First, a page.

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  1. source
    View attachment 29783 Drug dealers are working in the open on the internet then delivering their illicit parcels through users post boxes.

    Instead of skulking on shady street corners, drug users can now order up their weekend supply of cocaine, ecstasy, MDMA and other Class A drugs from the click of a mouse.

    Then sit back and wait for their neatly parceled packages of pills and powders to drop through the letter box.

    But for an increasing number of clubbers and drug users across Brighton and Hove, ordering class A drugs is as easy as buying a DVD.

    Welcome to the online drugs marketplace of Silk Road.

    Silk Road is an online marketplace like eBay, complete with buyers and sellers, dispute and resolution services, feedback ratings and a thriving online community. The only difference is instead of selling toys, books, games and CDs.

    It sells illicit and illegal drugs – and Brighton and Hove drug users are clocking on to the idea.

    Brighton clubber Sam, 24, not his real name, excitedly showed our reporter around the bizarre community of drug buyers and sellers who frequent the website.

    He finds his most trusted drug dealer and brings up a list of all his available stock.

    He says: “This guy is good for cocaine and MDMA. He has good feedback from other Silk Road users and is reliable with discreet deliveries.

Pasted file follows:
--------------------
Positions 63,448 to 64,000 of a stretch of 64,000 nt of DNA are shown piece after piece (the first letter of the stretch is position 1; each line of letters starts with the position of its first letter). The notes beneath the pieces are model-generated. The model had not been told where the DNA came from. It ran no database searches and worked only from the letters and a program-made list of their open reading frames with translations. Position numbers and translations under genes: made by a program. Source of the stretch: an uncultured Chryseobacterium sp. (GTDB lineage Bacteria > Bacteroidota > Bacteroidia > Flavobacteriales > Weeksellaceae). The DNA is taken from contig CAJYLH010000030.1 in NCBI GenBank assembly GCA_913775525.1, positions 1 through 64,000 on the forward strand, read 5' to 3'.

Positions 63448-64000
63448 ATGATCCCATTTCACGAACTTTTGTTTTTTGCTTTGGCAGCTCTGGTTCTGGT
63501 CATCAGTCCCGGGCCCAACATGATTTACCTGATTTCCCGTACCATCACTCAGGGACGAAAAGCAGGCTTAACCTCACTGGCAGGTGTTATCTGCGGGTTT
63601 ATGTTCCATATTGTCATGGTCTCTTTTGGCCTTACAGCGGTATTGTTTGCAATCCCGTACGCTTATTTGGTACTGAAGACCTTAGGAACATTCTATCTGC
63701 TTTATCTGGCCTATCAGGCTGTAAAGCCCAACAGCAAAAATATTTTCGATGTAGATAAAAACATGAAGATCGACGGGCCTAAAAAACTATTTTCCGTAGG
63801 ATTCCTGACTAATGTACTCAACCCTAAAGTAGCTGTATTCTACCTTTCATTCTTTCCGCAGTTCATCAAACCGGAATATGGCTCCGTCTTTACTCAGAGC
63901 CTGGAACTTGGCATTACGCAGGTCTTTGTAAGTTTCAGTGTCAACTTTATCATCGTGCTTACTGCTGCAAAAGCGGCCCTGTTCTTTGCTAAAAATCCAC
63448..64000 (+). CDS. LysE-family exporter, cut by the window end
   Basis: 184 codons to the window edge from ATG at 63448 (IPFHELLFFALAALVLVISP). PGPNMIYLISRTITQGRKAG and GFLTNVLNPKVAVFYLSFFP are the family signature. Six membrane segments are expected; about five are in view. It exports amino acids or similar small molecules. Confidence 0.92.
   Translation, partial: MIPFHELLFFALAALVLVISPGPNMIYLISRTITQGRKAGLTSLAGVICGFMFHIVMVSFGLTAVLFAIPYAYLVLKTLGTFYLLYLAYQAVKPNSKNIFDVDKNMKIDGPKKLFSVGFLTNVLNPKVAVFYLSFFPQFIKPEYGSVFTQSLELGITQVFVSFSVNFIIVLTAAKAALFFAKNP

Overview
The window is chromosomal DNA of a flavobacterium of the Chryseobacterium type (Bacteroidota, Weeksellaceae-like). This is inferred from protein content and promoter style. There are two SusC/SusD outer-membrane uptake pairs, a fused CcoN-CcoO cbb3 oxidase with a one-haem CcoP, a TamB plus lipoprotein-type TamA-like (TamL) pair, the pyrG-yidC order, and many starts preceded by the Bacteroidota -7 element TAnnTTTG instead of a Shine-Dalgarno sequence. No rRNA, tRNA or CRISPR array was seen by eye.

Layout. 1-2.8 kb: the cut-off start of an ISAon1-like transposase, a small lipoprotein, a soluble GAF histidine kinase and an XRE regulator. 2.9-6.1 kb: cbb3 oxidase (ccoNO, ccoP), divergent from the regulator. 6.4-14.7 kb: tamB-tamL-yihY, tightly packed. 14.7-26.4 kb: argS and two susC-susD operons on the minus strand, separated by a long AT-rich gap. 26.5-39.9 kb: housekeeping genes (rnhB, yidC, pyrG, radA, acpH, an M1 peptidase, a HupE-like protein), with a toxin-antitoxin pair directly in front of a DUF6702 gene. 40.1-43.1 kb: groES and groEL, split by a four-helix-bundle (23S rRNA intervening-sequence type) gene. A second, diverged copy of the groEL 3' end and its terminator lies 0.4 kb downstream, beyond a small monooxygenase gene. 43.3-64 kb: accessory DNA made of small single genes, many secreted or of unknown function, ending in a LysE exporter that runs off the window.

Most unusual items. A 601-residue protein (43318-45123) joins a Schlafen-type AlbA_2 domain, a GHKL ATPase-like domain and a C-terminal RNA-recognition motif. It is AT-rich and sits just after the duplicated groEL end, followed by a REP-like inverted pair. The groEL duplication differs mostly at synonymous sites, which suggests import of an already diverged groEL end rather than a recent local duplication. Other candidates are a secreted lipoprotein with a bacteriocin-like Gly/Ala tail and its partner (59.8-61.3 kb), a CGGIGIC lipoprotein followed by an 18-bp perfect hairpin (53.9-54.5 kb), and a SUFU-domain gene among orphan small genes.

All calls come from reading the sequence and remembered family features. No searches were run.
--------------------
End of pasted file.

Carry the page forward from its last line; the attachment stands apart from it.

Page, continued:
"There’s a group of us from Brighton who always order stuff online, it’s safer than going out to a dodgy car park somewhere.”

    Cocaine and MDMA

    Sam selects his favourite recreational drugs and his virtual basket is stocked with a gram of cocaine and two grams of MDMA – the pure form of ecstasy. He hits the checkout button, enters his address and pays 65 Bitcoins – an untraceable digital currency worth about £200.

    View attachment 29784 “All done,” he says. “It should arrive at my house within a week or so, meaning I‘ll be stocked up for a good night out next weekend. More and more people I know in Brighton are now coming onto Silk Road to order their stuff. It’s just so much easier and I know the quality of the stuff I order isn’t going to be compromised.”

    Sam’s favourite Silk Road seller is just one of hundreds of drug dealers who are brazenly selling anything from cannabis and LSD to cocaine, heroin, prescription drugs and ecstasy.

    The website is accessed via an easy-to-use programme called Tor which enables people to remain anonymous online. The software re-routes users through a worldwide volunteer network of servers to conceal their location, meaning whatever they do online is untraceable.

    Michael, again not his real name, also uses Silk Road to purchase drugs. The 30-year-old DJ and music producer from Hove discovered the website seven months ago.

    He says: “I was shocked at how easy it was at first. I was used to having to call friends of friends to try and sort stuff [drugs] out but now I just go online and wait. There’s quite a decent community on there with some intelligent people, it’s not full of druggies like some people would think.